The researchers admitted they did not know how it all came together — how that effect on the complex cholesterol-transport system resulted from breaking the gene. Nonetheless, there is no ambiguity about the mouse results. Simply by lowering the amount/activity of APOB, mice were protected from the effects of a high-fat diet. Deletion of one copy of the gene may have made the process of cholesterol removal more efficient, as Rasmus Nielsen speculated above about the polar bear, but it did so by decreasing the activity of mouse APOB.
Just to be extra clear about the relevance of the mouse results to the interpretation of the polar bear genome, let me state my reasoning explicitly. Given the experimental results with mice, it is most parsimonious to think APOB is broken or blunted in polar bears. For mice, having only half as much APOB activity protects them from a high fat diet. For polar bears, having mutated APOB genes protects them from a high fat diet. If those polar bear mutations decreased the activity of APOB by half or more, then we might expect a similar protective effect as was seen in the mouse. Given that computer analysis also estimated the APOB mutations in the polar bear as likely to be damaging, it is most reasonable to think the activity of the protein has been blunted by the mutations.
Thus there is no good reason to speculate about possible new activities of the coded protein in the polar bear. Rather, the simplest hypothesis is that the mutations in the polar bear lineage that were judged by computer analysis as likely to be damaging did indeed blunt the activity of the APOB protein in that species — that is, made it less effective. That molecular loss gave rise to a happy, higher-level phenotypic result — an increased tolerance of polar bears for their high fat diet.
The Way to Bet
The caveats mentioned above by Professor Lenski — about how computer-assignment of a mutation as “damaging” is not a guarantee, and that the protein may have secretly gained some positive new function — are correct. He is also quite right to say that without detailed biochemical and other experiments we cannot know for sure how the change affected the protein and the larger system at the molecular level. Nonetheless, computer methods of analyzing mutations are widely used because they are generally accurate. And they do not suddenly lose their accuracy when I cite their results. So, in the absence of specific information otherwise, that’s the way for a disinterested scientist to bet. There is no positive reason — other than an attempt to fend off criticism of the Darwinian mechanism — to doubt the conclusion.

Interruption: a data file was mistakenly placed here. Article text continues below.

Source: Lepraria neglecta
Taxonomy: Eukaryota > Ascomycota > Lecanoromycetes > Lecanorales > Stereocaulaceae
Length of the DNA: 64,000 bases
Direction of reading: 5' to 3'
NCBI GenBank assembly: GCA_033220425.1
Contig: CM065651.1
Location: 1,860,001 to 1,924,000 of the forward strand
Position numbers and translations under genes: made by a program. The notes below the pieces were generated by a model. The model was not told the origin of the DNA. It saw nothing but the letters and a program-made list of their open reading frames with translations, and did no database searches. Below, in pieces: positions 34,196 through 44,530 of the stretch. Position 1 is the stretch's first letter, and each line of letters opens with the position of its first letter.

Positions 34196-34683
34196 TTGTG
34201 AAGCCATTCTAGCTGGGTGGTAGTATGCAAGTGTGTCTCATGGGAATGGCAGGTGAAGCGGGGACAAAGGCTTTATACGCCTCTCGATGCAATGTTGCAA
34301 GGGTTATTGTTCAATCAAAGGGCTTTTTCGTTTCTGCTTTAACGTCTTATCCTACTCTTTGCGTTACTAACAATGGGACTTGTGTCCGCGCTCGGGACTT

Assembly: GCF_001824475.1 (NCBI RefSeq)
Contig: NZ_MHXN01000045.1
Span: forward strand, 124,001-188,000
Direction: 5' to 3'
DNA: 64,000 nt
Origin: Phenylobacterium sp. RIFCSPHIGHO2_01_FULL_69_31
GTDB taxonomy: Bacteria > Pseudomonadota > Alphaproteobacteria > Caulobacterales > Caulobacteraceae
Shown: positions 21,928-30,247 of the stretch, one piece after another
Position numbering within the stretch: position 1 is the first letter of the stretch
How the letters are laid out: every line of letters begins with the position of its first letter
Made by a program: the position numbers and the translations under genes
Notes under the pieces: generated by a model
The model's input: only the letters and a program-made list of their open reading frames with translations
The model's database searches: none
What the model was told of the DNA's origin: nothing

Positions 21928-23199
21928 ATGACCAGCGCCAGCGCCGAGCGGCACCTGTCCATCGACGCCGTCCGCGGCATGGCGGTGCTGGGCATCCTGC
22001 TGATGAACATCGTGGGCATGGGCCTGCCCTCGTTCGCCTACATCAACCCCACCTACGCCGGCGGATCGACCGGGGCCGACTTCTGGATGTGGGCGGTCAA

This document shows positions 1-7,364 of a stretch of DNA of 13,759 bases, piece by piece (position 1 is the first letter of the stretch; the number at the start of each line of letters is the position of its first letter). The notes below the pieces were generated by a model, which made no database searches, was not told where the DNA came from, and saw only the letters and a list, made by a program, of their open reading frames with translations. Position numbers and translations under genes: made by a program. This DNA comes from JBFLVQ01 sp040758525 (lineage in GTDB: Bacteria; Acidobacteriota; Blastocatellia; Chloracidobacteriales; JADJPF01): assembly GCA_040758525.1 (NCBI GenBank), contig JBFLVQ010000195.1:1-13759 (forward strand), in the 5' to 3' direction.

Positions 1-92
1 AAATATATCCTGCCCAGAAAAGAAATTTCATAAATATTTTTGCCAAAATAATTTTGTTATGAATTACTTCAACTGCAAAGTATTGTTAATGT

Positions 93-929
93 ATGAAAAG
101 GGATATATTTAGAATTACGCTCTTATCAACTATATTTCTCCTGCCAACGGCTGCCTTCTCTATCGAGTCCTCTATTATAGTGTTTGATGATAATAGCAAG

The APOB gene is exceptional in having such detailed research done on it. Most other genes haven’t been so closely investigated. Nonetheless, in the absence of positive evidence to doubt a prediction for a specific case, the results of the computer analysis should be tentatively accepted for other genes to which it has been applied as well. Skepticism on the matter seems to stem less from the data than it does from reflexive defensiveness. (One of Lenski’s co-reviewers actually talked himself into thinking that “it is entirely possible that none of the 17 most positively selected genes in polar bears are ‘damaged.’” Now there’s a great opportunity for someone to make a few dollars with a friendly wager.)
Lower-Level Functions Versus Higher-Level Purposes
I’d like to highlight one final critical point. Let me set it up with a homey analogy. When I was 14 I worked weekends at McDonald’s, and sometimes I’d be assigned to operate the milkshake machine. The machine was broken down each night for cleaning. One of my tasks early in the morning before opening was to reassemble its parts. There were maybe a dozen parts to put together — sprockets, clamps, gaskets, and such. Shakes were very popular back then (mid 1960s) and made many customers happy for a while. Nonetheless, the function of the parts of a shake machine is not “to make people happy.” The function of a sprocket or a clamp isn’t even “to make a milkshake.” Rather, they have lower-level mechanical duties that are subservient to the overarching higher purposes of the systems.
The same is true of APOB. Its function is not “to help polar bears survive,” nor even “to clear cholesterol.” Rather, it has one or more lower level functions that are subservient to those higher purposes. Thus the fact that cholesterol might be cleared more efficiently in polar bears does not at all mean that APOB hasn’t been degraded, any more than breaking the off-switch of a shake machine so that it works continuously throughout lunch hour means some new improved function was added.
In both Darwin Devolves and my Quarterly Review of Biology paper on which it is based, I repeatedly stressed the need to look beneath higher-level, phenotypic changes to associated underlying molecular-level mutations. Did they help by constructing or by degrading what I termed Functional Coded elemenTs (FCTs)? Helpful higher level changes can often be misleading, because they might actually be based on degradative molecular changes. There is every reason to think that’s what occurred in the evolution of the examples I cite in Darwin Devolves, definitely including the magnificent Ursus maritimus. The more effective clearance of its cholesterol allows the polar bear to thrive on a diet of seal blubber, but it is the result of a mutation that breaks or blunts APOB.
Photo credit: Annie Spratt via Unsplash.